By: Paulina Kostecki

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​If you are a business professional and don’t already have a profile on LinkedIn, it’s time to create one! LinkedIn is a great tool to use for networking and also for showcasing yourself to become discovered and noticed by potential employers. Check out the top 10 rules for your LinkedIn profile below:

1. Use a professional headshot for your profile picture
LinkedIn profiles with professional headshots get 14 times more profile views, according to DMR Business Statistics. With more than 146 million LinkedIn users in the U.S., having a professional headshot could be the key to your next career move.

2. Write using first person view point
It’s always important to remember that LinkedIn is a social platform. Therefore, it is important to remember that you are there to be social. Writing in first person point of view keeps readers closer and makes you seem more sociable. Third person can alienate the readers of your profile.

3. Show off your academic AND professional achievements
I think this is a critical component of any young professionals LinkedIn profile. It reminds me of that old adage of a young professional being told during an interview, “I can’t hire you unless you have work experience,” and the young professional responding with, “but how do I get work experience if you don’t hire me.” Unfortunately, this conversation still happens on a daily basis. Rounding out your LinkedIn profile with your academic and professional achievements is a great way to show that you have the drive and skills needed for a firm to take a chance on you. They may see that you are a perfect cultural fit, even if you don’t have a ton of experience.

4. Add projects, volunteer experiences, and languages
Adding projects, volunteer experiences and languages shows your depth of knowledge and experience outside the collegiate environment. Again, it is an opportunity to show that you have worldly experience even if you don’t have direct work experience.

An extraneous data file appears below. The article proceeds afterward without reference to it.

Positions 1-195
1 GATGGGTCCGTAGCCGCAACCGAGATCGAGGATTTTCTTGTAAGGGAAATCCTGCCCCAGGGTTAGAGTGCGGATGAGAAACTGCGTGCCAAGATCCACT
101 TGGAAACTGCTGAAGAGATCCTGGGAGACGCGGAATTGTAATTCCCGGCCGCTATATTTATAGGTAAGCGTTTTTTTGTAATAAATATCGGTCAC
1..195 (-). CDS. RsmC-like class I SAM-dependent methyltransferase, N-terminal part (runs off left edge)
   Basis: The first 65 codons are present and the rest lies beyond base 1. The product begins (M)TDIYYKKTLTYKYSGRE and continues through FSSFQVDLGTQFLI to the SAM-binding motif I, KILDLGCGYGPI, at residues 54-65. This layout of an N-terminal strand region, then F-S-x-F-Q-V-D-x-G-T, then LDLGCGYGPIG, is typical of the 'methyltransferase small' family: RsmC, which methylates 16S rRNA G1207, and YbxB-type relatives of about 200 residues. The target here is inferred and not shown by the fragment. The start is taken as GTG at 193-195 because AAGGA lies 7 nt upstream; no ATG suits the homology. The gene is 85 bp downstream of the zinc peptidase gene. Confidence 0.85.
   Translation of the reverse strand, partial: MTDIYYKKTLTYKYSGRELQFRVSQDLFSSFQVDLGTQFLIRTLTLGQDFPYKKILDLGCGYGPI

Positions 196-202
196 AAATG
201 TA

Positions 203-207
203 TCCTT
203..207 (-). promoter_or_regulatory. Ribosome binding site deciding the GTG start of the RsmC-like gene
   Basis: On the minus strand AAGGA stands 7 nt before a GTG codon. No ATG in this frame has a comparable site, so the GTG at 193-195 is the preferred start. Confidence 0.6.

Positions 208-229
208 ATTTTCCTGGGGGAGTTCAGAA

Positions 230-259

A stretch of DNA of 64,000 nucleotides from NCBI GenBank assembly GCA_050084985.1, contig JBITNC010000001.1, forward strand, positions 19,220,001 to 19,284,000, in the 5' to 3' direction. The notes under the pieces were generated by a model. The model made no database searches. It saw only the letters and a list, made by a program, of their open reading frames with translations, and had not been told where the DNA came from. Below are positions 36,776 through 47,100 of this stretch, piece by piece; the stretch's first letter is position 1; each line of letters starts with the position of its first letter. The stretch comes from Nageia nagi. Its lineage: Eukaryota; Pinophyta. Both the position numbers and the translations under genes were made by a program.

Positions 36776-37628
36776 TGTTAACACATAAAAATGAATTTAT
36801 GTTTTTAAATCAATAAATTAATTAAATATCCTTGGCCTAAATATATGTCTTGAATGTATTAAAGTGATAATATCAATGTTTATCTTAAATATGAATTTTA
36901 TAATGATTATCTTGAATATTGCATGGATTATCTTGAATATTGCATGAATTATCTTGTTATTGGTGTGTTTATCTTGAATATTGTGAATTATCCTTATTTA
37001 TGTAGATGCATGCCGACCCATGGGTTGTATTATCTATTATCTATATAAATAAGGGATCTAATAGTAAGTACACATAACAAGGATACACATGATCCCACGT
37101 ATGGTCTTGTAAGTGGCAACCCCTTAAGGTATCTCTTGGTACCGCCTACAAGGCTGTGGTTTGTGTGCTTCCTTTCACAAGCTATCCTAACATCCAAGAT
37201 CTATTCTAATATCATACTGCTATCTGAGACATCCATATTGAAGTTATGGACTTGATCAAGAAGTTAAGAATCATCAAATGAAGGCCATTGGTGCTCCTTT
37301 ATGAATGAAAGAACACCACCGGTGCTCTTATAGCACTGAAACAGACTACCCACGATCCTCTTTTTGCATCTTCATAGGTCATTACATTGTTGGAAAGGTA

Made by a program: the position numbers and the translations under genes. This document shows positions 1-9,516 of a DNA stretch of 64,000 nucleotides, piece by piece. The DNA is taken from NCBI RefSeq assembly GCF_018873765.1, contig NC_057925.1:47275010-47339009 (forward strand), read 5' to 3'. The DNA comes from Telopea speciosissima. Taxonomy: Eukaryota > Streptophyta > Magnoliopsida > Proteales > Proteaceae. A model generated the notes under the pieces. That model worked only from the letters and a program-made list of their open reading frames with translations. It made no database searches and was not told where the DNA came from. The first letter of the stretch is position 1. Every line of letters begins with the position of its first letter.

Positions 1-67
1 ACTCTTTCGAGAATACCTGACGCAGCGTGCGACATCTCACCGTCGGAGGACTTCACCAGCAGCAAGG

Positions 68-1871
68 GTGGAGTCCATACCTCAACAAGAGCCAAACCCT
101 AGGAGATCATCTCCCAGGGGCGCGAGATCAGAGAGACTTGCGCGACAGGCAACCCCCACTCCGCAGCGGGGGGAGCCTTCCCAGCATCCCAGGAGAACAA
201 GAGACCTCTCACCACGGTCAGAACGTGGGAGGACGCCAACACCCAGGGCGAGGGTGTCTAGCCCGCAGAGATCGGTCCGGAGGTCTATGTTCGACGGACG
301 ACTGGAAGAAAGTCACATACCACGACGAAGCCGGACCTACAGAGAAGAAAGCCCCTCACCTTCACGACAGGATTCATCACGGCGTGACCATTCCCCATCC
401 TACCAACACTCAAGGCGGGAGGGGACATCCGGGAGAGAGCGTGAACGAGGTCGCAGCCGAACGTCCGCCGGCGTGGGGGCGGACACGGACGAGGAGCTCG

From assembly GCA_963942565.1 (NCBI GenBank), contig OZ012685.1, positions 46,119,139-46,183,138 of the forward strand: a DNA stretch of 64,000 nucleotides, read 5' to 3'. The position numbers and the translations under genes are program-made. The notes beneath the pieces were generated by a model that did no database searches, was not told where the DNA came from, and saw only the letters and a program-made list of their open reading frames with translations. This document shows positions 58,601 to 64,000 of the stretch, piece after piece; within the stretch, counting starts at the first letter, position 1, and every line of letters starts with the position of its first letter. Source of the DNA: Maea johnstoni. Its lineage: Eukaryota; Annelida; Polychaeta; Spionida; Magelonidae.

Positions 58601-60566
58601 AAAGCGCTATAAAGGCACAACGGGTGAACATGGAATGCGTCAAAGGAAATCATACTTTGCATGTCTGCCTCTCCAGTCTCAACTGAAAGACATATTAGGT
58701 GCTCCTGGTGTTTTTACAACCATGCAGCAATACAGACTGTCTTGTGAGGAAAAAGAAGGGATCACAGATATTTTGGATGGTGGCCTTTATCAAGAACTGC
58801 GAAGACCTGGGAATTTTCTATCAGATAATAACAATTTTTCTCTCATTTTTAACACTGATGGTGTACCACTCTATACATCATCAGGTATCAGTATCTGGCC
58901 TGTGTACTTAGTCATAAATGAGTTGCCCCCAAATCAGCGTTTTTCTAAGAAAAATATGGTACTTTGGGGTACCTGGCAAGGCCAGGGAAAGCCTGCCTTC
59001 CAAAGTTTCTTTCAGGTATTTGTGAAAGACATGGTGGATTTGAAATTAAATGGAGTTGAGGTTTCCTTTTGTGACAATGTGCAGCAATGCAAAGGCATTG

5. Keep your page updated
LinkedIn is not a one and done experience. Make sure you update your profile after you’ve completed an internship, studied abroad, completed a cool project or done something that a new employer may be interested in learning about.

6. Avoid using cliché words
Need I say more. This one is self-explanatory. Keep it professional.

7. Make connections!
Just like other social platforms, connections are important because it is truly virtual networking. Connections allow you to see other people that may be connected to your first level connections. These first level connections can be a gateway to new introductions with other people. Take time to connect to anyone in the company you are interning at or within your college or university. Connect with professors, peers, and anyone that has been influential in your life.

8. Add endorsements to showcase your skills
You can add a maximum of 50 skills to your profile. They’re a simple and effective way of building your professional brand and engaging your network. Once you’ve added a skill to your profile, your skills can be validated by 1st-degree connections to reinforce their weighting.

9. Use spellcheck to check for typos
Again, make sure you are error free. There is no reason you should have any typos in your profile.

10. Put time into your profile to make it unique
There are plenty of people that put their own unique spin on their profile. There is nothing wrong with setting yourself apart from your peers or competition. Just remember to keep it professional and have fun.

Follow these quick tips and you’ll have yourself a professional and good-looking LinkedIn profile. Employers will be able to easily see your professional life outlined. For LinkedIn advice or questions, leave a comment below! 


​About Paulina:
Paulina Kostecki is an intern at OpTech this summer working in the Marketing Department. Paulina will complete her last year at Oakland University this fall and brings readers a unique perspective in her writing – speaking candidly about the ups and downs of bridging from college life to a corporate career. She shares her thoughts and experiences every Tuesday to help fellow students or young professionals seamlessly navigate through this transition, quite possibly one of the most daunting and invigorating experiences of a young person’s life. 


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